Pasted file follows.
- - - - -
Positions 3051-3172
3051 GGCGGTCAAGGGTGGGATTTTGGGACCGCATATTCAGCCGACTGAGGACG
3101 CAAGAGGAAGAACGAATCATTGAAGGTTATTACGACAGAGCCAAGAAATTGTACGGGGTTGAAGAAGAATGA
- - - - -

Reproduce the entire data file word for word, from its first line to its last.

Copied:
Positions 3051-3172
3051 GGCGGTCAAGGGTGGGATTTTGGGACCGCATATTCAGCCGACTGAGGACG
3101 CAAGAGGAAGAACGAATCATTGAAGGTTATTACGACAGAGCCAAGAAATTGTACGGGGTTGAAGAAGAATGA